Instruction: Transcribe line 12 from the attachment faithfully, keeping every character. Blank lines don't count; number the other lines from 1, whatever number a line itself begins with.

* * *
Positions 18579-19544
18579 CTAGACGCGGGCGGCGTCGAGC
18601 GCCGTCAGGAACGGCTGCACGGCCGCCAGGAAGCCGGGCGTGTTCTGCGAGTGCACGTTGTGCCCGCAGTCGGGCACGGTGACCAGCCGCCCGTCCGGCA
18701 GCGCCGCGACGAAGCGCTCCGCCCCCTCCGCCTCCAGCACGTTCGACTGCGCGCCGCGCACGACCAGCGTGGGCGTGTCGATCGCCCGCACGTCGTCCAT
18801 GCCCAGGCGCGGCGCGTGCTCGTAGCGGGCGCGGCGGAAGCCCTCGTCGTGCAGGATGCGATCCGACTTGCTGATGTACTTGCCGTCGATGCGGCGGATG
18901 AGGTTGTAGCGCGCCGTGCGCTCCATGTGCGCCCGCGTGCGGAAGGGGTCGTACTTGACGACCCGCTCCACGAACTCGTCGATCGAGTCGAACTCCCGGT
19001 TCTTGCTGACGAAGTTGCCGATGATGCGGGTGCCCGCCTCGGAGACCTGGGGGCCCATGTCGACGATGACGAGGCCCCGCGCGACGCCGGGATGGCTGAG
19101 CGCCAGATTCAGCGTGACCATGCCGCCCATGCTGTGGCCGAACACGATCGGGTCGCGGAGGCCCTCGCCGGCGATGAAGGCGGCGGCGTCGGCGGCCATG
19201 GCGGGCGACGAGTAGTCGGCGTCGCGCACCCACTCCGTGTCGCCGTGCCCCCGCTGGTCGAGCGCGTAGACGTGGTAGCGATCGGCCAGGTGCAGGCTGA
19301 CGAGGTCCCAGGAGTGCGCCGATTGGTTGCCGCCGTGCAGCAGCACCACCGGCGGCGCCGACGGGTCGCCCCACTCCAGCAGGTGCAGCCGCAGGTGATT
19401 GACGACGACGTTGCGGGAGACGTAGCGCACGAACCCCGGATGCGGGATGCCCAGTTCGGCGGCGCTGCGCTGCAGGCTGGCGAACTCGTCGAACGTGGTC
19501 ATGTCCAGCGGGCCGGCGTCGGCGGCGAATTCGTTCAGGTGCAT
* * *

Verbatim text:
19501 ATGTCCAGCGGGCCGGCGTCGGCGGCGAATTCGTTCAGGTGCAT